Greenpeace Aotearoa executive director and former MP and Green Party leader Russel Norman and fellow protester Sara Howell will have to wait as long as two more months to hear if they have avoided conviction for trying to disrupt oil exploration off the North Island's east coast.
At the end of an hour-long sentencing hearing yesterday in Napier District Court, with more than 20 of their supporters outside with banners and placards, Judge Arthur Tompkins reserved his decision.
Norman, a 51-year-old who moved to New Zealand from Australia in 1997, and Howell, 26, from Ireland, were remanded for sentencing on September 24.
Cameron Stuart, of Napier, appeared for prosecutors the Ministry of Business, Innovation and Employment, and Ron Mansfield, of Auckland, appeared for the defendants.
The pair had originally denied a charge laid under a 2013 amendment to the Crown Minerals Act, after a protest in which they leapt into the water from two inflatables in the path of the 21,000-tonne, 126m Amazon Warrior about 50 nautical miles out to sea off the North Wairarapa coast on April 10 last year.
Co-offender Gavin Mulvay, who was not a Greenpeace employee or member, had accepted diversion, without conviction, in the early stages of prosecution, and Norman and Howell reversed their position and pleaded guilty three months ago, ending the need for a two week trial which was to have been held in April.
Stuart opposed an for discharge without conviction, highlighting the dangers involved as the Amazon Warrior, towing 8 kilometres of cables and equipment spanning over a kilometre wide was forced into an 8-hour, 360 degree manoeuvre to avoid a mishap and reposition itself.
It had cost "hundreds of thousands of dollars", said Stuart who also cited Greenpeace media campaigning, including a media release two days ahead of yesterday's sentencing hearing as reflecting a lack of genuine concern about the dangers he said were posed by their actions. Their eventual guilty pleas recognised they had no defence, Stuart said.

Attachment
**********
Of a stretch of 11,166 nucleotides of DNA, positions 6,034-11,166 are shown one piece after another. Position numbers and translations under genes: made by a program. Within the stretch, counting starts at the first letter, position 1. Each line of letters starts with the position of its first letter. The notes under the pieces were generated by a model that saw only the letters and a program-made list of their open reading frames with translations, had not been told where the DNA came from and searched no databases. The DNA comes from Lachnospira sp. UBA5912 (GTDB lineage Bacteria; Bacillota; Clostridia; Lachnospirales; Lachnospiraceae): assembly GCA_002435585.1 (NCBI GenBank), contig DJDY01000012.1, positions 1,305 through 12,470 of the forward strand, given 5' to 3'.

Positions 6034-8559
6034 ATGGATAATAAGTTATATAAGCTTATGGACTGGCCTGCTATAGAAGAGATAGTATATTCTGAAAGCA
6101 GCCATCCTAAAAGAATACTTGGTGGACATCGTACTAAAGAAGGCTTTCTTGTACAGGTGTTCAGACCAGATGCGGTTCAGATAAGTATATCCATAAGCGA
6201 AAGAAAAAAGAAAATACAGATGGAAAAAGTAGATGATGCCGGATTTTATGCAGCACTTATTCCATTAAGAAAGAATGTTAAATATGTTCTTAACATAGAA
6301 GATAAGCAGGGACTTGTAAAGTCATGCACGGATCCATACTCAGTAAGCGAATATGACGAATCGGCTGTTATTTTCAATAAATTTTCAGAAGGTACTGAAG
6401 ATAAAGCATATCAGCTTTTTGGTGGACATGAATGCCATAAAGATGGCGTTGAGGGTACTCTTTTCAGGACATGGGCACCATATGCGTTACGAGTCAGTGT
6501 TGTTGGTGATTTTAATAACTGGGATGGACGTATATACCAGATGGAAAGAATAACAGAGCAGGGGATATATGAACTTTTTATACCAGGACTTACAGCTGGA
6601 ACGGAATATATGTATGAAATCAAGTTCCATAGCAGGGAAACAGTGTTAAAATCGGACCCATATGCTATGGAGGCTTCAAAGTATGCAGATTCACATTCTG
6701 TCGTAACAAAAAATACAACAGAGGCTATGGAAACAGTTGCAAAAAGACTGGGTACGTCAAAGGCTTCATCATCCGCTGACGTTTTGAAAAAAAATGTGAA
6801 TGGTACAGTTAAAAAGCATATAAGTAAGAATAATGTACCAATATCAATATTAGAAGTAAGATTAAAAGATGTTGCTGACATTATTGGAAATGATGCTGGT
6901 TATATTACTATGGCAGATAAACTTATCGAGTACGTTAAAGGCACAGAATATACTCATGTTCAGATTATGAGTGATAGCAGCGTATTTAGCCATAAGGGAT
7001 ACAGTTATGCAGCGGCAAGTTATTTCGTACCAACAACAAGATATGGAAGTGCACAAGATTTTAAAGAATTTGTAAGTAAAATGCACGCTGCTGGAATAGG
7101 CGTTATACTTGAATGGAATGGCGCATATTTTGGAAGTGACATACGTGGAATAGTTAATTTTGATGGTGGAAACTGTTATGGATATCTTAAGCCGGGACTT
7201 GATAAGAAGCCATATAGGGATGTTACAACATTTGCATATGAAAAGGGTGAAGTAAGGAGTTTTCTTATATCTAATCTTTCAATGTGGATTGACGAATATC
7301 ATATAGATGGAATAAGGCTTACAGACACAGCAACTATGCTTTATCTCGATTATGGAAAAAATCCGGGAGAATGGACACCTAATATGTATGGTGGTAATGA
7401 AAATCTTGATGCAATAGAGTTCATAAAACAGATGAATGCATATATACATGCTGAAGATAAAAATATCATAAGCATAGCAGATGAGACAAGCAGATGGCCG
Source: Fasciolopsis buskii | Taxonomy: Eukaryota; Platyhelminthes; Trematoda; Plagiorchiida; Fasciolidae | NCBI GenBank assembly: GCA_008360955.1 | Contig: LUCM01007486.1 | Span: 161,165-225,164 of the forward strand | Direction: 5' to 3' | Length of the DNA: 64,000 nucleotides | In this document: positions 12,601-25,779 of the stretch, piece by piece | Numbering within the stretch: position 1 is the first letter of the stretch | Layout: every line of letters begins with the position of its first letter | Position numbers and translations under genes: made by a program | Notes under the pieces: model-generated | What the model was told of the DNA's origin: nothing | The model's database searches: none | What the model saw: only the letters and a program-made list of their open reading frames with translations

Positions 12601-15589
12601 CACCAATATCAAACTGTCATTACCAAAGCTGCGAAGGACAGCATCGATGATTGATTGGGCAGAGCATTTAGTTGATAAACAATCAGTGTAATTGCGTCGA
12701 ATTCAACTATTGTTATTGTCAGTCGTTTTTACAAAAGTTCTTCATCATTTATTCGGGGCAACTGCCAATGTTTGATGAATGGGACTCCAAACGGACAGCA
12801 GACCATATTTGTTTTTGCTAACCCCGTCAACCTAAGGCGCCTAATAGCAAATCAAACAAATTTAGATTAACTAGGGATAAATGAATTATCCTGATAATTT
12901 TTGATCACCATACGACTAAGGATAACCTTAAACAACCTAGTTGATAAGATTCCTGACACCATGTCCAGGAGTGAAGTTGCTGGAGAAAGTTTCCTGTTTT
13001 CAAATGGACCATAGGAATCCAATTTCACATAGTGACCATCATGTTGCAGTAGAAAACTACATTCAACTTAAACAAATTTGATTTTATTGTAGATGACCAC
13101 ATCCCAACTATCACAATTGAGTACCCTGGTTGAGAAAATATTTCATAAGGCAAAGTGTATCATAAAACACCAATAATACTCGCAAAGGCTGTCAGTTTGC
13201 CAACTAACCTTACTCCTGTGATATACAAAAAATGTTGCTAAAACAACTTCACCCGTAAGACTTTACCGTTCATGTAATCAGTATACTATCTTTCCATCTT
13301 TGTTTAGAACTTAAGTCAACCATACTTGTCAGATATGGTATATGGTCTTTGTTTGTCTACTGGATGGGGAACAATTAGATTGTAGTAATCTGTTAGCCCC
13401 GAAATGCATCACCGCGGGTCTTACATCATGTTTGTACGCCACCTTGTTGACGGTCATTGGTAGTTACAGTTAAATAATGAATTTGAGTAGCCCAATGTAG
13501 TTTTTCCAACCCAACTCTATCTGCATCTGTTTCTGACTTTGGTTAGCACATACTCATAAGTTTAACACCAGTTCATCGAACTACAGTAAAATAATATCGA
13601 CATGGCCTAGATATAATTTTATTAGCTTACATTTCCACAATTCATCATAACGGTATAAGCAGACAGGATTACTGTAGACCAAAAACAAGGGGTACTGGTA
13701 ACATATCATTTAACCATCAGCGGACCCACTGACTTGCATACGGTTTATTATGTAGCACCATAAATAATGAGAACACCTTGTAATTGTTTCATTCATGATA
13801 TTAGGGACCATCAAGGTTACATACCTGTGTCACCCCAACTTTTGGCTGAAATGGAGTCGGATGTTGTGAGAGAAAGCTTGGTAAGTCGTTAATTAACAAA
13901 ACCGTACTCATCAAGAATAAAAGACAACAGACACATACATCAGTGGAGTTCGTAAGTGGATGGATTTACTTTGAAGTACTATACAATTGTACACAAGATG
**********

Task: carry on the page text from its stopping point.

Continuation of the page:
Mansfield said prosecution claims of risk to safety were an overstatement, the protest was "low-level civil disobedience" to bring about change, for the benefit of the community and future generations, and convictions would discourage freedom to protest.
The legislation had been introduced by the last National government to stop disruption, but the new government was not issuing such exploration licences, removing the likelihood of such protest while that situation remained, he said.
Stuart said conviction would not have undue impact on the two defendants, but Howell, from Ireland, had her immigration status at risk, with a visa extension already revoked but granted an extension.
Mansfield said the potential impacts and possible limitations on travel were reasons Mulvay accepted diversion to avoid conviction.
The offence, with the prosecution being the first under the amendment, carries maximum possible penalties of one year's imprisonment or a fine of $50,000.
Mansfield said the pair were prepared to donate $3000 each to Coastguard New Zealand as part of the outcome if there were no conviction.
Outside the court, Norman said the protest had brought about change, for the benefit of the human race and future generations in the fight against climate change and the burning of fossil fuels.
He said both he and Howell, part of protest voyage launched when the flotilla, including Greenpeace vessel Taitu, sailed from Napier, were proud to have been a part of bringing about change.
Norman highlighted such protest had ended the apartheid regime in South Africa, and led to women being granted the right to vote a century ago.
The Amazon Warrior, reported to be the largest oil exploration vessel in the world, is currently berthed at a port on the southern coast of Norway.